Being a grad student is not easy under normal circumstances, and we recognize this coming year is going to be different in many respects. Take a deep breath, because the library provides a great many services specifically for graduate students; all of which are still readily available online – and I am happy to share them with you. To better outline these services I will present them in sections based on the different phases of a graduate program.
Coursework & Labwork
Finding detailed research for work you are doing in courses and labs can be found online via the library’s website. The best place to begin is to find a subject guide that focuses on the area of research that is closely related to the topic you are working on. Subject guides are curated lists made by expert librarians in that area. They often offer
- database suggestions, where you can search for academic articles;
- key resources, journals and reference materials;
- suggestions on how to search for certain topics within the library catalogue.
Remember our staff is always happy to help you look for resources through our online chat service.
Working on your Thesis or Dissertation
As you begin to work on your graduate research, take the time to connect with a librarian who is an expert in your field. You can also request a consult with a librarian in any field that may intersect with your research. Our librarians can help you to get started on your literature review; find difficult-to-locate articles and resources; and also suggest tools and strategies to help you succeed.
The literature review will be the first step in starting your research and the bulk of it will be done using the library’s resources. Again, connecting with your subject librarian is a good idea, as they can help point you to databases and resources where you can search for literature.
Consider whether you need to use citation management software to help organize all the literature and materials you are gathering for review. Citation management software allows you to gather bibliographic information from databases by selecting references using a folder or collection feature. You can then export the information about each resource into the program. Once you have all the bibliographic information in the program, you can de-duplicate and organize materials into folders or groups and create bibliographies easily. The library supports RefWorks.
Access to Materials
Once you have done your literature searching, you can start your reading. Much of the resources the library subscribes to, including journal articles and books, are available electronically. To accommodate for the sudden loss of access to print books the University of Alberta, as a member organization of HathiTrust, now provides 1.8 million in-copyright titles that match the University of Alberta’s print holdings. To learn more about HathiTrust access, read this recent news blog post. For books not available electronically, the library now offers a curbside pick-up service. Find past theses and dissertations in our Educational or Research Archive (ERA), or in a number of databases and digitized collections. As a last resort, for materials that the library does not have, you can place an interlibrary loan request.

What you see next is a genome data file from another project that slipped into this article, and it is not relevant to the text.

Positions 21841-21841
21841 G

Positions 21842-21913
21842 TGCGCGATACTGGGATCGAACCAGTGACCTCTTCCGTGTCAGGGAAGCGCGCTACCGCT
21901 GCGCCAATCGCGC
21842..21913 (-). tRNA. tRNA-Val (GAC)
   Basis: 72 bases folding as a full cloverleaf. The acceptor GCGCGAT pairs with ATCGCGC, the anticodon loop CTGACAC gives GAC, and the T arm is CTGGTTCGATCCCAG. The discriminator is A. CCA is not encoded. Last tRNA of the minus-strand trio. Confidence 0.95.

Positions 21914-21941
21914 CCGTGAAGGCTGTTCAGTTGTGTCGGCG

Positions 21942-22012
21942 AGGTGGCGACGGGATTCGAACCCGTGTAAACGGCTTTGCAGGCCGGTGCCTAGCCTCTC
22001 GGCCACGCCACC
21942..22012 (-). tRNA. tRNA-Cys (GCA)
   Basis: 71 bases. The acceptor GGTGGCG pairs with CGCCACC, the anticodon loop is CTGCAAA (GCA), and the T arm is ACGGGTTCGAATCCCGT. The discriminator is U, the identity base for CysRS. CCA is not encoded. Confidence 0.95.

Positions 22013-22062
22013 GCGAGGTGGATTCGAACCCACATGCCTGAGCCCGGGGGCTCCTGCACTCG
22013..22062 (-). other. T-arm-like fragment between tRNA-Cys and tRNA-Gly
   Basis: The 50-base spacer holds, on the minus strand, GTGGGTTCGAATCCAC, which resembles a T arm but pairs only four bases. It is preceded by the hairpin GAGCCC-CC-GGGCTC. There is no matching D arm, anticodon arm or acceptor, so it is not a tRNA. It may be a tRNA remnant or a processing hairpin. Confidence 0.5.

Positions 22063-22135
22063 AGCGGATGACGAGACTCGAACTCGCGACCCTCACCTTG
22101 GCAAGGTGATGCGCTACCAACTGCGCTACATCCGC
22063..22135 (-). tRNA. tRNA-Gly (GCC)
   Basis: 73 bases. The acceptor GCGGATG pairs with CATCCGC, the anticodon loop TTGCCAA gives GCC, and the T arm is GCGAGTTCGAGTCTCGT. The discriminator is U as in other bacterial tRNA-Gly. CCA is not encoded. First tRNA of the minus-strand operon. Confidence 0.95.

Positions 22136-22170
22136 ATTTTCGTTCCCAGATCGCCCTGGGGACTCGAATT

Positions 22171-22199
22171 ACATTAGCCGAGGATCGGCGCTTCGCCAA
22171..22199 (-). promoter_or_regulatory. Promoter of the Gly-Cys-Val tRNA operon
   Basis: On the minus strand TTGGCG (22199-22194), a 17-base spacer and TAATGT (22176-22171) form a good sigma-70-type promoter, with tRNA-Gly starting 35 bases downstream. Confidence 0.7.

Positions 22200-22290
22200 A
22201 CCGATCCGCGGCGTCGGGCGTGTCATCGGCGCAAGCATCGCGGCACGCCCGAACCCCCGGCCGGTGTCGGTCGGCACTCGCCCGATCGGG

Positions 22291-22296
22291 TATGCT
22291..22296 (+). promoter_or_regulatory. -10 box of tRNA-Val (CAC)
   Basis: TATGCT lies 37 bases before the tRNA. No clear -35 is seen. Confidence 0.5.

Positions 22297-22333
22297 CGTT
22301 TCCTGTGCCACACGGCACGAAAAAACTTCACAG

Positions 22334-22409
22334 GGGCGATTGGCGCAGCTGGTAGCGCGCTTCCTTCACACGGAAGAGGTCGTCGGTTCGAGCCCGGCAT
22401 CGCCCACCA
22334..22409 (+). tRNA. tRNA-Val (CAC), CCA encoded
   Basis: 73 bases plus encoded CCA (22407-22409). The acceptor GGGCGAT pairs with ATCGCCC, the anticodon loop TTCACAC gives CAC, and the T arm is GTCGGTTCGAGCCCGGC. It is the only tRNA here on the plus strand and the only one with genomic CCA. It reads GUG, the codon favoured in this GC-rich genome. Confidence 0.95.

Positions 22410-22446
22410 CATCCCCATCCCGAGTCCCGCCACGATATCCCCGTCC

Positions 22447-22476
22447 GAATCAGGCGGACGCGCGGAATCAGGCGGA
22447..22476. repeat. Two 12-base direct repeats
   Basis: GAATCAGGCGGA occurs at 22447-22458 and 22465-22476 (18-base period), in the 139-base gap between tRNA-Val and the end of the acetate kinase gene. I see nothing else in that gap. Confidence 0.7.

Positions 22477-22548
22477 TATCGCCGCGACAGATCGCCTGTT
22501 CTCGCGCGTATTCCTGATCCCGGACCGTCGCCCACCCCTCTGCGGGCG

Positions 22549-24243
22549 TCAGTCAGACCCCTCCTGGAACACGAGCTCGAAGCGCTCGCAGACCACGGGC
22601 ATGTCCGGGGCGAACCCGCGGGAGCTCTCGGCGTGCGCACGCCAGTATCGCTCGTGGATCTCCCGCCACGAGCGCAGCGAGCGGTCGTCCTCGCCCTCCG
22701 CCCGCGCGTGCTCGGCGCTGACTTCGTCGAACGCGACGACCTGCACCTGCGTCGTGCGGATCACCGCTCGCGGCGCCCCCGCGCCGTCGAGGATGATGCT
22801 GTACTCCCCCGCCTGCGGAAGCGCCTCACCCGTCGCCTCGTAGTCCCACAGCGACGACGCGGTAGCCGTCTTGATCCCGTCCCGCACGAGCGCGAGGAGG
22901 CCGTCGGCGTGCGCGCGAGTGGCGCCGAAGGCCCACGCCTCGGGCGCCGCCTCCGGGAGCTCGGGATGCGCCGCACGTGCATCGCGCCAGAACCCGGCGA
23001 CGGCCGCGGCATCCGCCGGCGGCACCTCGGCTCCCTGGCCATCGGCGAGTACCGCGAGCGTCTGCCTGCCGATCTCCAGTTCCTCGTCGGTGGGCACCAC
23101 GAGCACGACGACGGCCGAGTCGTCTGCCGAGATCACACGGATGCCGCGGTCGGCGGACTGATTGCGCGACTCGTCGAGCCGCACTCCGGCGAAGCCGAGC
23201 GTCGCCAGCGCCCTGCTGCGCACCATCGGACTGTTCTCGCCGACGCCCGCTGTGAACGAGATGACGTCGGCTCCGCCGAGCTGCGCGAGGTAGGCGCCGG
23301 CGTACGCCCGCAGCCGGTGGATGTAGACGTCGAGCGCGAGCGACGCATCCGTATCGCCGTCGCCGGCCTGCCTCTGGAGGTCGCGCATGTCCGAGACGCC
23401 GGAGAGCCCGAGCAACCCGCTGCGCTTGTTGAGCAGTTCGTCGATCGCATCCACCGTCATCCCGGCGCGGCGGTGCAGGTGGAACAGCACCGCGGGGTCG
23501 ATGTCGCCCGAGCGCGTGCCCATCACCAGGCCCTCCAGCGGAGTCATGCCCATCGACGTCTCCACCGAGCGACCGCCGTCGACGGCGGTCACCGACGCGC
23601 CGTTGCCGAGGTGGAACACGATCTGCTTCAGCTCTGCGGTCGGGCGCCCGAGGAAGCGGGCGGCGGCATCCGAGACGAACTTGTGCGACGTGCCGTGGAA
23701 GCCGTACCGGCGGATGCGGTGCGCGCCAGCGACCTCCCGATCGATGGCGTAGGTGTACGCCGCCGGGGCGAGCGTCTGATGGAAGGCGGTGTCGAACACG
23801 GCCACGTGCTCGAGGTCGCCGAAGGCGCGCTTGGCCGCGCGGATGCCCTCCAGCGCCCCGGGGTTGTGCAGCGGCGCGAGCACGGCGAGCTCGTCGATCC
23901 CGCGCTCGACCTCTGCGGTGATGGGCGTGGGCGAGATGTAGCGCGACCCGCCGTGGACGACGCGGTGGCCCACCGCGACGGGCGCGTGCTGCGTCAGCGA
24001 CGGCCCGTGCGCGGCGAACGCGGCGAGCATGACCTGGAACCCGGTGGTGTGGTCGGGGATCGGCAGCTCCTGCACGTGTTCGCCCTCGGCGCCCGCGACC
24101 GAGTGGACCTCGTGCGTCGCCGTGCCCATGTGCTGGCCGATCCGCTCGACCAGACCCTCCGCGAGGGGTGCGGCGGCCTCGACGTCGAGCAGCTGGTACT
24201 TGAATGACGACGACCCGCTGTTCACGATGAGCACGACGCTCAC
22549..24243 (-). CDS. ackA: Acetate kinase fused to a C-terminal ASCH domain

Other resources that may help with your graduate research are information research methods and tools. Sage Research Methods is a great database that includes books, videos and case studies on different methods of research.
A great way of keeping up with your field is to create alerts that come straight to your email. Many of our databases and journals platforms have “alert” or notification features. Each database platform and publisher is different – so I suggest that you look for links that say “alerts” or “notifications’ within the resource. My colleague Janice Kung recently wrote up a how-to for creating alerts in PubMed. You can also set up alerts for particular topics in Google Scholar.
If you are looking to publish some of your work, the library has resources for identifying journals and understanding impact factors. It is also worth learning how to avoid predatory publishers. Speak to your subject librarian – they can help you.
Digital Literacy and Technology
If your studies or research intersect with technology, or you need help with your digital literacy skills, the staff at the Digital Scholarship Centre would be happy to try and assist you.
Having climbed the graduate school hill myself, I know some of the desk research and processes can be challenging. That’s why before I end, I’ll say it again, never be afraid to ask us! We have an army of staff, resources and expertise to help you do the best in your graduate studies this fall.
(Oh, and maybe stock up on coffee, coffee will help too!)